EDITOR’S NOTE: The producer of the cooking video has withdrawn it from circulation, so we have provided this link to another celeriac rémoulade recipe.
Celeriac (Apium graveolens), a large, gnarled globe of a root vegetable, is one of the less attractive items in the produce section. Most people would pass it by without investigation.
But peel away the skin and you’ll discover creamy flesh like a parsnip’s—to which it is related. Its botanical family, Apiaceae—commonly known as the carrot or parsley family—includes numerous* well-known vegetables.
*Some other cousins include angelica, anise, caraway, celery, chervil, coriander/cilantro, cumin, dill, fennel, lovage and sea holly. Celeriac developed from the same wild plant as our familiar long-stalk green celery, but you’d never know from looking at them that they are kin. Over the millennia, different strains of original plants were developed for different reasons, some focusing on the root, others on the stems or leaves.
A Vegetable Of Several Names
Called céleri in French and celeriac in English, the vegetable is also called celery root, knob celery, and turnip-rooted celery. It can be eaten raw or cooked.
We first discovered celeriac as a child, ordering from a menu at a French restaurant. We didn’t know French at the time, which made food choices difficult. But céleri rémoulade sounded like celery, a vegetable we enjoyed. We were instantly converted, and still order the dish every time we find it on a menu.
While there are many wonderful ways to prepare celeriac (check beneath the video), with this recipe we introduce you to our childhood favorite, a classic French appetizer salad.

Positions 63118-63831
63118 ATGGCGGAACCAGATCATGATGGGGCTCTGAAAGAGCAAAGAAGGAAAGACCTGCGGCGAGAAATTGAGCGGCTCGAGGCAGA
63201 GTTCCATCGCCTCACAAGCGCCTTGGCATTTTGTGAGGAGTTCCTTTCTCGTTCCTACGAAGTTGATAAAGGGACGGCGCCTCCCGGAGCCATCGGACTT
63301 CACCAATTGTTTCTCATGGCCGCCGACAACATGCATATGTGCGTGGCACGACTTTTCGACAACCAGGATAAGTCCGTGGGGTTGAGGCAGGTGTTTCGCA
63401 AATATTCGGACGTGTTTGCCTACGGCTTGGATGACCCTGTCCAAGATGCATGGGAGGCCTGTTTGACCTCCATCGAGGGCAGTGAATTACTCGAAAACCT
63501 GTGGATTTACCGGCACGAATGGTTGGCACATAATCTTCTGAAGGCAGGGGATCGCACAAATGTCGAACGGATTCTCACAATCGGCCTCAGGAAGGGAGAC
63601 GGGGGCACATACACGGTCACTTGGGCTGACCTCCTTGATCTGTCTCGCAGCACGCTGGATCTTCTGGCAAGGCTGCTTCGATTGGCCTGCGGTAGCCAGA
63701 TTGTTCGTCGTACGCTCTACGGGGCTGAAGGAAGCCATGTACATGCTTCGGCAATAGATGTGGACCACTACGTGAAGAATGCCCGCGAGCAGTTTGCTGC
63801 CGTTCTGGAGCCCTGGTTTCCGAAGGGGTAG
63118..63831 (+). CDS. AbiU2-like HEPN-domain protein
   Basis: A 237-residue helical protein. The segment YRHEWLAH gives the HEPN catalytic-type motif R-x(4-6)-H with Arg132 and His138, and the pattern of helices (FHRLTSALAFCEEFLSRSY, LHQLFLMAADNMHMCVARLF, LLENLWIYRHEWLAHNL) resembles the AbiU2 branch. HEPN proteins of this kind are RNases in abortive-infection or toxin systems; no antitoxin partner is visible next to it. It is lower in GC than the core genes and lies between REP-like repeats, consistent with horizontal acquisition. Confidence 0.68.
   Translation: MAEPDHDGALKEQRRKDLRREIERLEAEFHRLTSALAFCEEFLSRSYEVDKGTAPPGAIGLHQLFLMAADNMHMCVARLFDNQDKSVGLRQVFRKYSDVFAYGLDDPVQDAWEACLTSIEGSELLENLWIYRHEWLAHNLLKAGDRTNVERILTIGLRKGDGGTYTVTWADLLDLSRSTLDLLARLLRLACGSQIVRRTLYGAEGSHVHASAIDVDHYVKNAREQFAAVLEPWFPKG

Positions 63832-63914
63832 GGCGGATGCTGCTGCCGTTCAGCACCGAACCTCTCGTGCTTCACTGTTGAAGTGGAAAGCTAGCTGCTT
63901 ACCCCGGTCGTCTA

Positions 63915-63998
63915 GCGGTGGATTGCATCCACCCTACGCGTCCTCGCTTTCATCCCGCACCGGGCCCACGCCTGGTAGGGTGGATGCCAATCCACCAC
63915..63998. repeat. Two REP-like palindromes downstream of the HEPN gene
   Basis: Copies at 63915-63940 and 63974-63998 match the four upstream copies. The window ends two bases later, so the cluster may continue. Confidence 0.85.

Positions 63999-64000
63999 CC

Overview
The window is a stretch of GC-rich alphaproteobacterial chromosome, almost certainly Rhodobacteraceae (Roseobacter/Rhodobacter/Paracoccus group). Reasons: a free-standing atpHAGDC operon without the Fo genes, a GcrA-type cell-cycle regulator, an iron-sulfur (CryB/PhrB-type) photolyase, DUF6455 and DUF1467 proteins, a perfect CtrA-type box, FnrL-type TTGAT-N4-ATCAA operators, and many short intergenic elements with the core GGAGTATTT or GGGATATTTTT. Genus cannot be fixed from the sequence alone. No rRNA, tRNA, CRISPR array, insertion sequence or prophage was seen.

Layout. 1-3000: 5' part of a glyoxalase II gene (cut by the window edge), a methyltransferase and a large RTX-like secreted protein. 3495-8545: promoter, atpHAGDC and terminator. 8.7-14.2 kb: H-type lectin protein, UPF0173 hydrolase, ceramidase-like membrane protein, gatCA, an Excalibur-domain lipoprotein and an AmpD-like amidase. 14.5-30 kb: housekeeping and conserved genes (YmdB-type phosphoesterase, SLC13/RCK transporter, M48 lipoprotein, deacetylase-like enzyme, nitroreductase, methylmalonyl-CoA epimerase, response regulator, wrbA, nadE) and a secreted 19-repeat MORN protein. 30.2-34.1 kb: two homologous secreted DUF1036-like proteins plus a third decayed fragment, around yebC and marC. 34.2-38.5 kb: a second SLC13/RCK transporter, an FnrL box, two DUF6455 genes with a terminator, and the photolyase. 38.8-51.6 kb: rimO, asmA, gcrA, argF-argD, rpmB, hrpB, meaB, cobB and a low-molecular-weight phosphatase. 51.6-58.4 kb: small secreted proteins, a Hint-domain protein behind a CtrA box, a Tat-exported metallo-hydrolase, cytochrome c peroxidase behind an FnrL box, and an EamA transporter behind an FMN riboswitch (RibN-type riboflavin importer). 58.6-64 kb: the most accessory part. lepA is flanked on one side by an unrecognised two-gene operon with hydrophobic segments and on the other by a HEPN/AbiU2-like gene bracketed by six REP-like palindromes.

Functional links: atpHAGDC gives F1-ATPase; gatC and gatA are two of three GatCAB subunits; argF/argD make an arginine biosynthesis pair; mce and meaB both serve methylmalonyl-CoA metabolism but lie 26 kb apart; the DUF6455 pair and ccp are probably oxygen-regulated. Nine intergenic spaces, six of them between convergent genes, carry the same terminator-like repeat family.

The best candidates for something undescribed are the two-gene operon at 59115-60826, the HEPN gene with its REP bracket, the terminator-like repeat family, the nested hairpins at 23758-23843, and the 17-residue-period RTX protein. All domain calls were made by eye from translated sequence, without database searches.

The raw celeriac knob is peeled and cut into matchsticks and dressed with a Dijon mustard-accented homemade mayonnaise called rémoulade sauce. It is delicious as a first course in a lettuce cup or atop greens, or as a side with anything you might serve with coleslaw, including charcuterie.
There are many wonderful ways to prepare celeriac—from soups, stews and purées to fish and seafood dishes. Search out recipes for:
Native to the Mediterranean Basin, celeriac grows both wild and cultivated around the world. It was used in ancient civilizations—Egypt, Greece, and Rome—and is mentioned (called selinon) in Homer’s Odyssey, composed circa 800 B.C.E. (the exact dates of Homer’s birth and death are unknown).
But in ancient times, celeriac was used largely for medical and religious purposes. It did not become an important food crop until the Middle Ages. The first mention of celeriac as a food plant comes from 17th century France (1623). It was commonly cultivated in most of Europe by the end of the century.
Celeriac has just 40 calories per cup, and zero fat or sugar.
Find more of our favorite vegetables.
Rémoulade is a variation of mayonnaise sauce, one of the five mother sauces of French cuisine (along with sauce espagnole, tomato sauce, béchamel, velouté, and hollandaise, which is the fraternal twin of mayonnaise).
According to EtymOnline.com, the term rémoulade is derived from remolat, a dialect word for horseradish, the botanical name of which is Armoracia rusticana. There may have been horseradish in earlier European recipes; horseradish is used in Louisiana-style rémoulade.
Rémoulade is similar to tartar sauce; but in the céleri rémoulade recipe, only parsley and perhaps a touch of garlic is used to flavor it. Larousse Gastronomique shows that the full rémoulade sauce recipe—used to dress fish, seafood and other dishes—also includes chervil, chives, tarragon, capers, diced cornichons and anchovy sauce (a favorite condiment of the Romans, called garum).
Once you see how easy it is to make homemade mayonnaise—just whisk together egg yolks, lemon juice, and vegetable oil—and how much better it tastes, you may find a new kitchen favorite.
Many recipes will tell you to serve the céleri rémoulade immediately. That’s because the cut celeriac will start to turn brown when it is exposed to air. While the rémoulade dressing is a protective coating, the celeriac will ultimately turn brown after a few days in the fridge—but it will still taste great. The flavor even improves as the ingredients meld over time.
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